I majored in English in college and took some creative writing courses, but I didn’t write seriously for publication until many years later. In 1986, I attended my first writer’s conference, a weeklong summer camp in the mountains for aspiring writers. That lit a fire in me. I knew for the first time in my life what I really wanted to do with the rest of it. For the next few years, I wrote tirelessly, submitted my work to publishers, and collected a fat folder of rejection slips, just like every beginning writer does. I had some successes, too, which kept me going.

Then I decided to enter a “Murder You Write” contest in Family Circle magazine. As a child I’d once tried to write a mystery similar to the Judy Bolton mysteries I loved reading, so I gave mystery writing another shot. I didn’t win the contest, but I went on to complete my first mystery novel, Howling Bloody Murder, which eventually sold to a publisher. That was the happiest day of my life. When I found out I’d sold my first book, I was howling for joy, along with my two basset hounds, Bubba Gump and Daisy.

That first book sale happened not long after I attended a writing course abroad in 1998. It was a summer study program through Florida International University with acclaimed novelist John Dufresne at Trinity College and University Galway in Ireland and University College London in England. Besides being the best vacation of my life in lively, literary Dublin, I learned the finer points of fiction writing from a master of the craft. I’ve attended other writer’s conferences, but none can compare to that one.

I've read your first book, Howling Bloody Murder, and like your protagonist, Beanie, and her dog, Cruiser. How did you come up with those characters and to what extent are they autobiographical?

Thank you. A lot of people seem to like my characters, especially the hound dog. They came about through that “Murder You Write” contest I mentioned. In a way, I did win the contest because it gave me Beanie and Cruiser, the characters in my dog lover’s mystery series. Some people assume both are dogs, but Elsie MacBean or “Beanie” is the human sleuth, and Cruiser is her canine crime-busting sidekick. I think there’s probably a lot of me to be found in Beanie. I have drawn from my own life experiences for her character, especially where dogs are concerned. We definitely share that passion. She’s a writer, too, although she’s Native American (Washoe tribe) and a vegetarian and has a grown daughter, Nona.

I created Cruiser before I adopted my male basset, Bubba Gump, but he has since inspired much of Cruiser’s character in my books. What happens to Cruiser in the second book was mined from an experience with one of my other bassets, Dolly. Through Cruiser I was able to rewrite a happier ending to a sad chapter in my own life. That’s pretty powerful stuff and part of what keeps me writing.

You've earned special recognition from the Humane Society for your articles about animal welfare. What are the main problems concerning animals today?

The current economy is causing people to surrender their pets in record numbers at already overcrowded shelters, either because they can’t afford to pay for their animal’s care or have to leave their homes to live in apartments that don’t accept pets. I can’t think of anything worse than losing your home unless it’s having to lose your best friend, too. Unfortunately, some owners don’t even bother trying to place their pets in another home. They simply discard them like old furniture and sometimes leave them behind to starve. Budget cuts are causing shelters to have to cut back on their services, and many are filled to capacity. There are fewer adopters and donations to help support shelters and rescue organizations, and we know what that means for homeless animals.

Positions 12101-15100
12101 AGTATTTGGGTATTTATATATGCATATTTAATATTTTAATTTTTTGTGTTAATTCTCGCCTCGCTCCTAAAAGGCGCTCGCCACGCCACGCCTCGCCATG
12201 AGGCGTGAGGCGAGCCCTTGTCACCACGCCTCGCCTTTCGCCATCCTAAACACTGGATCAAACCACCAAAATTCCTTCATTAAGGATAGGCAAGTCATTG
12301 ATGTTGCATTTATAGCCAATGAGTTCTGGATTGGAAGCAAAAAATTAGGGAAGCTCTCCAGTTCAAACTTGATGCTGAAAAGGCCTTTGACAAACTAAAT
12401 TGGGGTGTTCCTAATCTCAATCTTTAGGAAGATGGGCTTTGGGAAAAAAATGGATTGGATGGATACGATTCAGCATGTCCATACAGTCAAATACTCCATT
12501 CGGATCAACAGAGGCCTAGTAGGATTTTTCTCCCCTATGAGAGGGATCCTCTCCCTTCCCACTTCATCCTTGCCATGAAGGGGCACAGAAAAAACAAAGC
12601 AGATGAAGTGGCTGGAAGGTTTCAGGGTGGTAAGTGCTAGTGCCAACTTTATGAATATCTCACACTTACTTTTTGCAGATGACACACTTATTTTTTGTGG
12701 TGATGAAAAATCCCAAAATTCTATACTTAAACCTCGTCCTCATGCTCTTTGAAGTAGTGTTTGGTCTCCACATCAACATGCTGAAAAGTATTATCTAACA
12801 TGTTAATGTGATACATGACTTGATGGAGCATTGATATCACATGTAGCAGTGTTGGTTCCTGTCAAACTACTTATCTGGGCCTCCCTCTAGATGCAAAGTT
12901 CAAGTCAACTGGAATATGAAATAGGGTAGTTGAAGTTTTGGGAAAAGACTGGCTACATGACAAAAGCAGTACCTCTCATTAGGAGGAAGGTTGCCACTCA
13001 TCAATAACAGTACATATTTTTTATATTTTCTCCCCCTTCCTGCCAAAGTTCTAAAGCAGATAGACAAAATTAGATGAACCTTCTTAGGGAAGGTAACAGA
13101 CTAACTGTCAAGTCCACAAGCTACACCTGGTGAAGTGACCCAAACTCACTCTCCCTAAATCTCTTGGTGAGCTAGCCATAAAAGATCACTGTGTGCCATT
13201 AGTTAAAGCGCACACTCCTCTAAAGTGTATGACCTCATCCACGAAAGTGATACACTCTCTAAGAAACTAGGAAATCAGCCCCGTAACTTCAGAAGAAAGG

There are so many other reasons why pets end up at shelters. Littering is one big reason. People fail to spay or neuter their dogs and cats before they can reproduce and by so doing increase the unwanted pet population. Buying dogs from backyard breeders or pet shops fuels the cruel puppy mill industry and ultimately creates more homeless pets. The problem is that people don’t bother to research what breed of dog is best for their personality and lifestyle and too often succumb to Fido fads. Can you guess which kind of dog is currently most common in shelters, besides pit bulls? Beverly Hills Chihuahuas. Owners are dumping them in droves, either because they grew tired of their novelty purse puppies or simply didn’t understand the characteristics of the breed. Next will come all the Marleys, I suppose.
Bottom line, pet problems are always people problems.

You've also written hundreds of articles for a number of dog magazines. What's your main focus?

I’ve written everything from breed profiles for Dog Fancy to the plight of stray dogs in Greece to how to host a Basset Hound Picnic, which I used to do years ago in my neighborhood. I write an award-winning monthly newspaper column called "Pets & Their People", which provides me a forum for writing about important issues pertaining to companion animals. I also contribute to the "Healthy Pet" column for the AKC Gazette. The article I most enjoyed writing was “Waddling in Dwight,” the one I wrote about attending the Illinois Basset Waddle. It is posted on my Web site.

Tell us about the Illinois Basset Waddle.

In 2002, I was invited to be a guest speaker at one of the largest canine events in the country, which is held in the little town of Dwight, Illinois, about an hour away from Chicago. The Basset Waddle is an annual event hosted by Guardian Angel Basset Rescue, which has rescued and re-homed thousands of abandoned and abused basset hounds. There were over 1,000 basset hounds and their adoring humans in attendance, and I was staying at the nearby Days Inn Hotel, which kindly housed the hounds during the event. I knew I was in for a wacky weekend when I heard bassets howling down the hallways and even rode in the elevator with a basset pack.